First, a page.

How to build the Ideal MCAT Study Schedule, Part 2

February 16, 2012
Patrick Boyle

In my last post we discussed several tips for making the most of the limited study time that you have available as a premed. Now, in Part 2 of our series on the Ideal MCAT Study Schedule we’ll take a look at three different types of premeds and how each can properly utilize a day to get the most out of their studying.

One quick note before we get started: you will notice in reading these I really make a point of taking active breaks. It is important to only study for a max of around 2-3 hours, unless you are taking a full length examination; doing so will help fight burnout and avoid fatigue, which can ultimately hurt your ability to remember what you’ve studied.

Student #1: The Early Riser

If you’re an early riser and can schedule some of your courses for the late morning/early afternoon, you can really utilize your mornings for MCAT study. This is a very similar schedule to what I personally did in my own MCAT preparation, and it was highly effective.

8am – Wake and Breakfast

9am – First Study Session

10am – Workout

11am – Second Study Session

12pm – Classes

6pm – Dinner

7pm – Study for Classes

9pm – Rest/ Relax

Student #2: The “Not-a-Morning Person” Schedule

Simply put, some of us are just not morning people – and that is totally OK! With the MCAT offered in the afternoon on select dates, an inability to function in the morning shouldn’t cause any concern. The trick to not being a morning person is to try and squeeze a study session in between your other classes.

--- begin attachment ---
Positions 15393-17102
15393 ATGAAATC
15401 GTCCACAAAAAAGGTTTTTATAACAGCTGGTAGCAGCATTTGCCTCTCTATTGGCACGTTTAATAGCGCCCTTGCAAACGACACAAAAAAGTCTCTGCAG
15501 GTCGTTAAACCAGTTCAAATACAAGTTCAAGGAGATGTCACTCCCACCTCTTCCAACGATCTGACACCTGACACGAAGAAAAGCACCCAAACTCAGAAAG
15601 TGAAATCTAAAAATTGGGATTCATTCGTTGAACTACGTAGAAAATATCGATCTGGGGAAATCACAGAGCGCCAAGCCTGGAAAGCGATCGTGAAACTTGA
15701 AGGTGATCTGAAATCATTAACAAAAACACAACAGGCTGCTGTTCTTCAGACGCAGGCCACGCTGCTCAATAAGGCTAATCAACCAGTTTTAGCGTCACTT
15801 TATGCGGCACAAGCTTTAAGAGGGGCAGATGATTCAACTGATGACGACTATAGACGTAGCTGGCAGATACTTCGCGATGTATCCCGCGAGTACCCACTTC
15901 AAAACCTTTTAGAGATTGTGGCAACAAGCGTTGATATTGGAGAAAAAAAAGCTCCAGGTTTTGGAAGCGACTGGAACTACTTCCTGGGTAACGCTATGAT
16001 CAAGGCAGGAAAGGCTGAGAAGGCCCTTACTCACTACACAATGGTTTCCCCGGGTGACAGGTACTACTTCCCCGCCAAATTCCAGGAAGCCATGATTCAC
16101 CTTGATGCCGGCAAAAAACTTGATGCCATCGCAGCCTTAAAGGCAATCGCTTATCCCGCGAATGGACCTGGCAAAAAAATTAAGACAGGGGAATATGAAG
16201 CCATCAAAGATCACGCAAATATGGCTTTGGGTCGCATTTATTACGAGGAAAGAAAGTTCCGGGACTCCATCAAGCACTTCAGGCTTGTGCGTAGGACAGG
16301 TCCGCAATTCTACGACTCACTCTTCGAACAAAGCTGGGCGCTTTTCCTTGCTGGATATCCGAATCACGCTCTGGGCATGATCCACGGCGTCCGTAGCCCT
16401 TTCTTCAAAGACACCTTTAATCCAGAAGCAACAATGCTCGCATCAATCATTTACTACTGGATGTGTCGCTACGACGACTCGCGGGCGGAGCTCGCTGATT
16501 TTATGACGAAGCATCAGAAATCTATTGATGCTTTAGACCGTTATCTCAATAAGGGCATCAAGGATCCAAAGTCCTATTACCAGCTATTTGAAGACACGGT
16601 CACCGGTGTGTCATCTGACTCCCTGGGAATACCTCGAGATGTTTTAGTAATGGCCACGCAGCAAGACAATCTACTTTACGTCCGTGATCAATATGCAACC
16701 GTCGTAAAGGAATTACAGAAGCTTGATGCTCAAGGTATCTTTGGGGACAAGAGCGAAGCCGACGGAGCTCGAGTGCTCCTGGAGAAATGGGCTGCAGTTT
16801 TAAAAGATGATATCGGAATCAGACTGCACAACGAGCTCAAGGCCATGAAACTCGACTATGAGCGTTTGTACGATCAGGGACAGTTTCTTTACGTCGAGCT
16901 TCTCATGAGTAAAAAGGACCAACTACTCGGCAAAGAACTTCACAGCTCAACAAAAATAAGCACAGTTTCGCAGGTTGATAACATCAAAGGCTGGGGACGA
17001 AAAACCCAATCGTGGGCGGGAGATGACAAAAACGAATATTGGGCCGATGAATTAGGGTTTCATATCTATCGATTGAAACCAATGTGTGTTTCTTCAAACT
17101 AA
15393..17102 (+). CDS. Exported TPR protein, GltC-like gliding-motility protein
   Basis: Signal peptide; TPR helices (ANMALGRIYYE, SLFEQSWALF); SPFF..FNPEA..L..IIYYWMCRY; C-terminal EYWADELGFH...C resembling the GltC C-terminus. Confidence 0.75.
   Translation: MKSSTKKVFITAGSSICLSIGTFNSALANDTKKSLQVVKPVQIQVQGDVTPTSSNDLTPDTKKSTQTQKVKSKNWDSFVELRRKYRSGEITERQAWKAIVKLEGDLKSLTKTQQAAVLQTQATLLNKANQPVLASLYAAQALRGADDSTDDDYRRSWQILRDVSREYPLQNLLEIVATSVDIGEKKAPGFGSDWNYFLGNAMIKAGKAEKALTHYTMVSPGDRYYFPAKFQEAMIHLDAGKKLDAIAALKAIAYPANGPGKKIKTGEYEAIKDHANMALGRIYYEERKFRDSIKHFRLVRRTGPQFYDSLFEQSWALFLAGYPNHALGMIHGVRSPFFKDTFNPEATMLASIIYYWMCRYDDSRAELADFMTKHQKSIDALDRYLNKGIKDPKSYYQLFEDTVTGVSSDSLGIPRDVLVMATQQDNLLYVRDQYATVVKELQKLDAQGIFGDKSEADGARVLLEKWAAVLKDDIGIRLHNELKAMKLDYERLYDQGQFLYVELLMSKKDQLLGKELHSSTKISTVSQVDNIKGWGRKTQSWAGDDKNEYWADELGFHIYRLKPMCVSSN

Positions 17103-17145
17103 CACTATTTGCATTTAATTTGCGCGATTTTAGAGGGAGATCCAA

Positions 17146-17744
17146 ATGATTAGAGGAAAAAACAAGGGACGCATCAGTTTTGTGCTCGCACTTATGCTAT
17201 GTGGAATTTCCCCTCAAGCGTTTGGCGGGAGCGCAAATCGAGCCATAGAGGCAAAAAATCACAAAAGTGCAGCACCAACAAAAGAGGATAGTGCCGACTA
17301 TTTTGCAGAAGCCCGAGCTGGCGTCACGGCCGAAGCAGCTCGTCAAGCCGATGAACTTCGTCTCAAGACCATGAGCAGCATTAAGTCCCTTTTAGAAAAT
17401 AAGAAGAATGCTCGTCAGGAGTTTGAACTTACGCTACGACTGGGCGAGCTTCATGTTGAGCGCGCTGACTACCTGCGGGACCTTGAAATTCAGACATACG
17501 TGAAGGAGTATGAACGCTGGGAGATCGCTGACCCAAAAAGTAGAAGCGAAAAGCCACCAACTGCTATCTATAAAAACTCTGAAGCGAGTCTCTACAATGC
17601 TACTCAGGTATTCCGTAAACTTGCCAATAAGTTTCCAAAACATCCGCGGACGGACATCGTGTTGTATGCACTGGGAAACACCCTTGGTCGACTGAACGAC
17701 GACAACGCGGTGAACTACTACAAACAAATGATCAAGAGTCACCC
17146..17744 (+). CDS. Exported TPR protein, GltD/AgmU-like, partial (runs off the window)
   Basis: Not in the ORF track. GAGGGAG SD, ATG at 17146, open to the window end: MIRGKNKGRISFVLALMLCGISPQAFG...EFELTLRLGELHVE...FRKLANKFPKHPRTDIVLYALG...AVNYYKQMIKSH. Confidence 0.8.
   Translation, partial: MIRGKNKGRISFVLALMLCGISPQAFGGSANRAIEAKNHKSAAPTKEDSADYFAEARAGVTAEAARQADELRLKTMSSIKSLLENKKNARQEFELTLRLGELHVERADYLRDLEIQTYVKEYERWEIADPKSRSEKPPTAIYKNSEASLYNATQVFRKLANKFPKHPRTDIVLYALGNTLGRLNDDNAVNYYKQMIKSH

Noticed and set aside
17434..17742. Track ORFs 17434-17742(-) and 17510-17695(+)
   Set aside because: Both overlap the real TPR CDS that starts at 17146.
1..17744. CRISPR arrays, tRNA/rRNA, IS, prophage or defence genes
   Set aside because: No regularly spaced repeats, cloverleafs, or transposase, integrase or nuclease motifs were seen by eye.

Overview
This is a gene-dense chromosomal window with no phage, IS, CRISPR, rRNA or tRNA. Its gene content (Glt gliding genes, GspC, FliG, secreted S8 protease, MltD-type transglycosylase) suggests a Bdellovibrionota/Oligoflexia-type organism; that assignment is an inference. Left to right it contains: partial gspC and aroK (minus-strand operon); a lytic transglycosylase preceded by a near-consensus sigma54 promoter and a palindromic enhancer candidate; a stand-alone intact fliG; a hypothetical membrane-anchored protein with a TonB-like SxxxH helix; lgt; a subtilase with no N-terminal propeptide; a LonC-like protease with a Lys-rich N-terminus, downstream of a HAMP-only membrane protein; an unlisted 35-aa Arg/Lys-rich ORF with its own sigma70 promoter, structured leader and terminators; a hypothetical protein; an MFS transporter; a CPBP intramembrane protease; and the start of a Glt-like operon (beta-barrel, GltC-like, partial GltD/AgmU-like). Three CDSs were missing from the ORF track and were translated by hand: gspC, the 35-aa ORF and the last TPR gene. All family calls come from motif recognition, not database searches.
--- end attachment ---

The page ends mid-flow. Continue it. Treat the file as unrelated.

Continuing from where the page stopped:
11am – Wake and Breakfast

12pm – Classes

2pm – First Study Session

3pm – Classes

6pm – Dinner

7pm – Second Study Session

8pm – Study for Classes

10pm – Workout

11pm – Rest/ Relax

You may have noticed in the two sample schedules above that I always recommend time for a workout or at least some break that involves physical activity. This can be the trick for keeping yourself focused and alert during long study days, as well as for managing the stress that goes along with an exam like the MCAT.

Student #3: The Weekender

No matter how efficient we are with our time, the fact is most of us are trying to balance studying for the MCAT with studying for our usual undergrad courses! If and when you fall behind, the best thing to do is to use your weekends to get caught up as quickly as possible. This might mean slipping in an extra study session on the weekend, or maybe just not spending quite as much time relaxing as you normally might. Most importantly however, as you get closer to test day you’ll want to use at least one of your weekend days to take a full length practice exam, which lasts a full 5 hours. Here’s an example of a typical weekend study day without a full-length test.

10am – Wake and Breakfast

11am – First Study Session

1pm – Workout/ Lunch

2pm – Second Study Session

4pm – Break/ Errands

5pm – Study Session

7pm – Enjoy your time off. Remember it’s the weekend!

So there you have it! No matter what your schedule is like, it’s possible to squeeze in several study sessions each day, all of which count towards your total MCAT preparedness. In our final entry of the series we are going to look at how to use the different aspects of the Kaplan course resources to ensure that we are making the most of these sessions by studying as efficiently as possible. Remember unless it is helping you score more points on the MCAT, you shouldn’t be focusing on it!

Patrick Boyle None entered

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